The part about lowering CO2 output doesn't particularly bother me but the left's eternal nuclear kibosh is obstructing our ability to reduce our use of fossil fuels. No other single enterprise, no overpriced impractical inadequate "alternative", has a similar potential to directly reduce fossil fuel use by millions of tons per year. But no it is not to be allowed and no better, sweeter, definition of irony is possible than that the left's hysteria over nukes is in direct conflict with its other salient hysteria, global warming.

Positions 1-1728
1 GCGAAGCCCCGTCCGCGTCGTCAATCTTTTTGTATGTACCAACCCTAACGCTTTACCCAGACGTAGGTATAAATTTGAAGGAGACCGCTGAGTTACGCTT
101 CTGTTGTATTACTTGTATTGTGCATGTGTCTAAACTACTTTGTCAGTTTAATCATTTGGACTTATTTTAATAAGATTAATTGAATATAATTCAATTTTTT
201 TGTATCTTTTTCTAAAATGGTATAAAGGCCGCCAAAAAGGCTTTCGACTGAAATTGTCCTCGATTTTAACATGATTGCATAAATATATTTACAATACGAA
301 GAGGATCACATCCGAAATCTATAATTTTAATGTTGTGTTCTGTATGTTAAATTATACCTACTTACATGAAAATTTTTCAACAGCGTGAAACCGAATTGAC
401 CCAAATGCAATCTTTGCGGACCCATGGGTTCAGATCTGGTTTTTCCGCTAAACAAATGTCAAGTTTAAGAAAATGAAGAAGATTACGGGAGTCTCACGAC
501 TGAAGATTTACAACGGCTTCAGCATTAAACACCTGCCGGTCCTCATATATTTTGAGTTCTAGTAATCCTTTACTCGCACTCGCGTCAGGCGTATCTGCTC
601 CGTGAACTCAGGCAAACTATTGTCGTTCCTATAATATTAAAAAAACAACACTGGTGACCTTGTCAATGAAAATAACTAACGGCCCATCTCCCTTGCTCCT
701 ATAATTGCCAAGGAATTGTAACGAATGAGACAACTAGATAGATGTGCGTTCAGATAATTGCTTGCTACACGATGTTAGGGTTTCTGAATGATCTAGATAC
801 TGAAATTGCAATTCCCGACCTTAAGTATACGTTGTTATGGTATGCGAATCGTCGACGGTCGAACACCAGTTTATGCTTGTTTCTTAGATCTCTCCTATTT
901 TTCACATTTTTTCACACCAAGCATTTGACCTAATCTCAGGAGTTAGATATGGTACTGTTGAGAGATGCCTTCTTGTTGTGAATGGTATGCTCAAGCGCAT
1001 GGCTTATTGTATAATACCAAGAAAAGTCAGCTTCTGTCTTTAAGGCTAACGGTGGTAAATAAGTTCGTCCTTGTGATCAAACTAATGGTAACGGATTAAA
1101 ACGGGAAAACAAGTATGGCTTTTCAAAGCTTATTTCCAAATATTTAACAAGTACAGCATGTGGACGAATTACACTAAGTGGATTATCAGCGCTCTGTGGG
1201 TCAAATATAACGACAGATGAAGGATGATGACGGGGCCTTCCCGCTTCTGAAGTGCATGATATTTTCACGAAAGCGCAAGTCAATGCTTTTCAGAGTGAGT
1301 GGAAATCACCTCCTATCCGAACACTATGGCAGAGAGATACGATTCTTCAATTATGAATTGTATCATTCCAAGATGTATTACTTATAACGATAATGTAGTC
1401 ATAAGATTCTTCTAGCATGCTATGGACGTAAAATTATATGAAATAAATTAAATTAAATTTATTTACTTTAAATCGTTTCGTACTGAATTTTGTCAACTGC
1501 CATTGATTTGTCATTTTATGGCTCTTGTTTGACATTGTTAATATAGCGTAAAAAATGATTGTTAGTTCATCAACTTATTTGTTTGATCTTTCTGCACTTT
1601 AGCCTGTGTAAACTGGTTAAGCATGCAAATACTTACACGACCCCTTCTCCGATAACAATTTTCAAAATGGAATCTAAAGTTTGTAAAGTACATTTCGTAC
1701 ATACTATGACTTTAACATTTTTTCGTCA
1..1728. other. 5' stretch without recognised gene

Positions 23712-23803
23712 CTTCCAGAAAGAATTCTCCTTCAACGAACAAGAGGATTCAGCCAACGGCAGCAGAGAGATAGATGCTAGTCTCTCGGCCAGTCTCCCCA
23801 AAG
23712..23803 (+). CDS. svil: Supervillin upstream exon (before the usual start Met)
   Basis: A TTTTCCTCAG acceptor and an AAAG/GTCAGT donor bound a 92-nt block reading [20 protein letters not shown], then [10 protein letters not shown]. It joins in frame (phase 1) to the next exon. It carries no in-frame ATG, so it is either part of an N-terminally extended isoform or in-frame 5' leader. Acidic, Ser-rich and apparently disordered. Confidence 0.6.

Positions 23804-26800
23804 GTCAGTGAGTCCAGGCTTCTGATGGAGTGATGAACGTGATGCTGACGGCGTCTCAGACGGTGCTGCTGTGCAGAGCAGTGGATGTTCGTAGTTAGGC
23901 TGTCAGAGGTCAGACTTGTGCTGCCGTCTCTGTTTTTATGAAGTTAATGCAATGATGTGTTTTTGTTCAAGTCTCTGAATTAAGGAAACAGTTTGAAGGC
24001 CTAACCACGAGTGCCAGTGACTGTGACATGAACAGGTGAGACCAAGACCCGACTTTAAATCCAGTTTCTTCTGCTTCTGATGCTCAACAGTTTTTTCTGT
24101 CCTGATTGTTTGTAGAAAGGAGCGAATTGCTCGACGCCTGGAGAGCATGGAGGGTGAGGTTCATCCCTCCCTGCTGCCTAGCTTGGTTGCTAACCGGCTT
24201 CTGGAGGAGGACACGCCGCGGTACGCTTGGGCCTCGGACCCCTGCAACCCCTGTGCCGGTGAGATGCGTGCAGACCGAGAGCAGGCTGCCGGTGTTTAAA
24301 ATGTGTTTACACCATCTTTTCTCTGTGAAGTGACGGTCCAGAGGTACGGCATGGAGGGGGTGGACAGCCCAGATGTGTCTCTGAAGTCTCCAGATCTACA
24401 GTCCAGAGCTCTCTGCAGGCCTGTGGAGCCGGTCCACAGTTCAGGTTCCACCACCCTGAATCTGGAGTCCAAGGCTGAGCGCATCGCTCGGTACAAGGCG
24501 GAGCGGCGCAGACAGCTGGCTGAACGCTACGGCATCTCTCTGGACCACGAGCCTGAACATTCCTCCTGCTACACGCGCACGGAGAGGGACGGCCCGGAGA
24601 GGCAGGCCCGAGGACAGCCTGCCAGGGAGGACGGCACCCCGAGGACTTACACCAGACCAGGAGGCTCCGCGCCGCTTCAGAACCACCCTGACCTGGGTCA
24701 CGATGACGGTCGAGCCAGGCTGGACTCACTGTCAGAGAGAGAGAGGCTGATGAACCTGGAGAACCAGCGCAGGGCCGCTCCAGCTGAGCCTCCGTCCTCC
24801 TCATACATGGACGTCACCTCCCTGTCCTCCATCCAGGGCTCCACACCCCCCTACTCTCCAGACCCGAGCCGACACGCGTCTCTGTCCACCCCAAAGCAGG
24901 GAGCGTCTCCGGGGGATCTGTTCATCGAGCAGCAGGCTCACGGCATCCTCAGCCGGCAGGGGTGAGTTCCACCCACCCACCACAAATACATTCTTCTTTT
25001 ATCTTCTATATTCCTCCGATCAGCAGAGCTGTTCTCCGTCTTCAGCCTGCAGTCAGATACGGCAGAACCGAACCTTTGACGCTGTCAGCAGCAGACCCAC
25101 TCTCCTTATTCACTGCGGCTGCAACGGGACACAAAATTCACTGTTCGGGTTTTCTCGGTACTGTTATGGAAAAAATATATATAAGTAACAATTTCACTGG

The current runup in motor fuel prices is causing a few chinks in this obstructionist armor but we're far away from a major policy retreat by the anti-nukers. The usual last extremity of the anti argument is that we haven't "solved" the technical problems of how to safely store nuclear waste. The general public assumes this is true due to endless propagandizing by the no-nukes for three decades. This assertion is entirely false. We have handily solved the technical problems but what we cannot seem to solve are the political problems. NIMBY NIMBY NIMBY Sounds like a playground taunt when said that way but the cultural juvenilia exemplified by Not In My Backyard is precisely what impedes our nuclear waste solution.